There are so many fun things to play with at Jamie’s new preschool—baby dolls to care for, toy cars to drive—and Jamie wants to play with them all! But the other children are confused . . . is Jamie a boy or a girl? Some toys are just for girls and others are just for boys, aren’t they? Not according to Jamie!
Jamie Is Jamie challenges gender stereotypes, shows readers that playing is fundamental to learning, and reinforces the idea that all children need the freedom to play unencumbered. A special section for teachers, parents, and caregivers provides tips on how to make children’s playtime learning time.
Reading Level: Grade 2
Interest Level: Ages 4–8
Guided Reading Level: K
Lexile Measure: 600L
Illustrated: color illust.
Trim Size: 8" x 8"
Page Count: 32
Praise for Jamie Is Jamie
“Jamie’s willingness to dance ballet, rock a baby, fix cars, and fight villains carefully breaks down gender stereotypes in toys and role play in an accessible way for children and adults alike.”—Foreword Reviews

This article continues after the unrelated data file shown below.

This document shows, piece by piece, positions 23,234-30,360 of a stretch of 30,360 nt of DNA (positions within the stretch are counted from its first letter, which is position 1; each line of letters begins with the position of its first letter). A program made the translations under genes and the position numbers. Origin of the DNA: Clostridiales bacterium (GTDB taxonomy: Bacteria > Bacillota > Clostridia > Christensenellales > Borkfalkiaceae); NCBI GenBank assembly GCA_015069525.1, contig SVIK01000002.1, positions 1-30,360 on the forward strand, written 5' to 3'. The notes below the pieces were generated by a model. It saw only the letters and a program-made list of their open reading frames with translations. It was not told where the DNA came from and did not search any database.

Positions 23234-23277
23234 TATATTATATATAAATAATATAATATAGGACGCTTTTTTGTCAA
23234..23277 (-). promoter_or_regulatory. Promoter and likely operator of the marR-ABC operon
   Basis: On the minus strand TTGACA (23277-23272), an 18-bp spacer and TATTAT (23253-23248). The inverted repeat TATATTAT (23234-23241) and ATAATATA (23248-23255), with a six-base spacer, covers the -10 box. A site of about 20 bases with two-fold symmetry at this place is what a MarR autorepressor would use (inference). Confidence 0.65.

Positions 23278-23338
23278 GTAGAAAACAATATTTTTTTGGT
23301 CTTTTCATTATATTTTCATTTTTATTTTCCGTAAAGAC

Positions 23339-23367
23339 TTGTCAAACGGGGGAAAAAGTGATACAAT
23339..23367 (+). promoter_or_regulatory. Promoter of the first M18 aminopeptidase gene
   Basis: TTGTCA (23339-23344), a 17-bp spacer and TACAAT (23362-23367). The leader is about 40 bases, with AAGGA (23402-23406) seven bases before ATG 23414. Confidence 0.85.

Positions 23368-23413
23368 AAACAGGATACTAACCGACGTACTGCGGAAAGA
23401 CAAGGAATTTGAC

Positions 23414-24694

“Thoroughly kid friendly. Unreservedly recommended.”—Children’s Bookwatch
Creating a Gender-Neutral Play Space
As much as we want kids to grow up in a world where they are free to be themselves, there is still a strong message given to kids that pink is for girls and blue is for boys—that there are “girl toys” and “boy toys.” From our experiences with kids, we know that their likes and interests do not fall neatly into “boy” and “girl” categories and that gender roles can feel limiting to kids. While we can’t change this overnight, there is a lot we can do as caretakers and educators to give young children the opportunity to play in a gender-neutral environment.
Continue reading on the Free Spirit Blog.
Common Core State Standards
ASCA Mindsets & Behaviors for Student Success
BS.LS.1, BS.LS.2, BS.LS.9
BS.SMS.1, BS.SMS.2, BS.SMS.3, BS.SMS.7, BS.SMS.9, BS.SMS.10
BS.SS.1, BS.SS.2, BS.SS.3, BS.SS.4, BS.SS.5, BS.SS.6, BS.SS.7, BS.SS.8, BS.SS.9